SALT LAKE CITY — Not long ago, Marcie Bainson was married, living in a nice home in the suburbs, raising three children.
Then came a life-altering reversal of fortune. Her husband left her and her children. It's been six years since they heard from him.
Overnight, Bainson went from a life with a husband who had a six-figure income to being the sole breadwinner.
"I had worked little jobs to amuse myself. I didn't really have a career. I really didn't expect to be in a position to have to support me and my kids completely on my own," she said.
Bainson worked three jobs to make ends meet. "I was burning out really fast. I still was not able to pay my bills."
The Salt Lake nonprofit People Helping People changed all of that. The organization works to strengthen families through successful employment in jobs that have the potential for advancement and educational opportunities.
Bainson, who is a college graduate, attended a single mothers seminar sponsored by PHP that "literally changed my life."
"I heard some of their success stories and thought, 'I can do that,'" she said.
So Bainson enrolled in the program. She's now one of its success stories. She works for the Bureau of Reclamation as a purchasing agent. "I've already had one promotion, so I feel I'm on my way."
In many respects, PHP is an employment boot camp for women who have toiled in dead end jobs or have not been in the workforce for many years.
Dani Cardona, PHP's program director, said the four-phase program winnows out people who are serious about improving their station in life and people who just want to get another job.
In the first phase, participants go through a rigorous process of self-discovery, during which they assess their educational attainment and explore career options they may have not considered in the past. For instance, women who have organized volunteer programs through their churches or PTA "don't realize that's a skill. Those are managerial skills," Cardona said.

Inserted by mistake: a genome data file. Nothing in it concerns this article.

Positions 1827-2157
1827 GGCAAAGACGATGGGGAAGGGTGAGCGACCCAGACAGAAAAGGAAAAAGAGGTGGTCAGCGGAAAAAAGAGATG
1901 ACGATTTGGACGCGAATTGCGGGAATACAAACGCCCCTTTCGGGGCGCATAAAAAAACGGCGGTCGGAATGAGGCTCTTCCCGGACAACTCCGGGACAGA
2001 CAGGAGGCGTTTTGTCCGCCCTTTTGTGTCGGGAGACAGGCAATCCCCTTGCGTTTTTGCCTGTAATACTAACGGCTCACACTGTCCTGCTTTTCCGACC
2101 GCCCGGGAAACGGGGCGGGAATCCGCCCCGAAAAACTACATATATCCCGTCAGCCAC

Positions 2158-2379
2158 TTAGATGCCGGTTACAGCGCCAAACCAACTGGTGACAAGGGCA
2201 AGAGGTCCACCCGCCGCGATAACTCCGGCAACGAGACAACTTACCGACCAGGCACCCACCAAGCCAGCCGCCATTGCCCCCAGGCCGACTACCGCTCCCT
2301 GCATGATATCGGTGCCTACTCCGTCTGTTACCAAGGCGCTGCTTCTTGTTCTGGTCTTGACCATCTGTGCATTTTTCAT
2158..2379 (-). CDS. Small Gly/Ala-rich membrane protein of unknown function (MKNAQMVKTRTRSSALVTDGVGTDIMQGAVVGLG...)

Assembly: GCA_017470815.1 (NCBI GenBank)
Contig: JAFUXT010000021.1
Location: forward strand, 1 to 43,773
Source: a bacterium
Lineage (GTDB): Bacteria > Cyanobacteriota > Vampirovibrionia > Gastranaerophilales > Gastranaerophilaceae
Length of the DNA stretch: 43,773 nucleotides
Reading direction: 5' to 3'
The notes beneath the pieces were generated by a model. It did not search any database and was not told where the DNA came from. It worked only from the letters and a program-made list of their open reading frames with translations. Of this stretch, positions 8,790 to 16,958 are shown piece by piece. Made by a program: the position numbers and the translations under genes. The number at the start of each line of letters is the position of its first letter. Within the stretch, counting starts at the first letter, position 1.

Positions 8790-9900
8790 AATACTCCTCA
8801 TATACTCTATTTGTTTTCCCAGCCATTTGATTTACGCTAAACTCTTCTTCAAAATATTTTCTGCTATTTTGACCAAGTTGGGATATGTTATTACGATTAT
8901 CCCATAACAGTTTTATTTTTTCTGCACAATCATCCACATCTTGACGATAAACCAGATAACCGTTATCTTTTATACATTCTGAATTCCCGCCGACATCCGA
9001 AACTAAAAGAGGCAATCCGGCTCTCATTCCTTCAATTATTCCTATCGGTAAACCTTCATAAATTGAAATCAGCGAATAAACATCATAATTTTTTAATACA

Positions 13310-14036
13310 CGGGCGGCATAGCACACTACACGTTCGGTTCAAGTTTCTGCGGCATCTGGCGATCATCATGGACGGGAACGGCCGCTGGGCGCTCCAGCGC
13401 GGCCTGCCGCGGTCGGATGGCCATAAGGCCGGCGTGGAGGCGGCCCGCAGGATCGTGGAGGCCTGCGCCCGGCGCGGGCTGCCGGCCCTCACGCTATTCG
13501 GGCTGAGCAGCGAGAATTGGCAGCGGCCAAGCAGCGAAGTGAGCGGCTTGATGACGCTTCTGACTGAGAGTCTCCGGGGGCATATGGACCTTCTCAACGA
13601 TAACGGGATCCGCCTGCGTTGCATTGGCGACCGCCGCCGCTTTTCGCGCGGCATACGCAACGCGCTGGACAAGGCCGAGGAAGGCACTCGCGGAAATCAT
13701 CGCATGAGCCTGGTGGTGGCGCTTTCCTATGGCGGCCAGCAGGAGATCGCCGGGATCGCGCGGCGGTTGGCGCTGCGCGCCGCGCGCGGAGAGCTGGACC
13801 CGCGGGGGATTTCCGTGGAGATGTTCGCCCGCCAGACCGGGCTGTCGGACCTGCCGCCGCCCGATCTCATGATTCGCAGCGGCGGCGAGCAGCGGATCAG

The second phase involves intensive preparation to search for work. Volunteers who work in the human resources field conduct mock interviews and give clients feedback.
Once clients obtain employment, advisers call them periodically to offer support and steer them from red flags.
Finally, successful "graduates," women who have been employed two years, become part of PHP's Women's Professional Network.
"They've done so much on the front part they're not going to give up," Cardona said.
Bainson said the program not only helped her get past a difficult divorce, it helped to place a higher value on her ability to contribute to the world of work.
PHP taught her, "If you're going to play the game of work, then make it pay."
People Helping People was founded 17 years ago by Kayleen Simmons to help employ women affected by federal welfare reform legislation that limited cash assistance to three years. Since then, hundreds of women have been helped to find work and professional wardrobes, thanks to a partnership with the Junior League of Salt Lake, and to learn work habits that employers want, Cardona said.
The program is primarily funded through private dollars. Clients, who must meet a means test, are not charged for the services.
Employers like PHP's clients because they know, after the rigorous coursework the program requires, that the people they hire are prepared to work.
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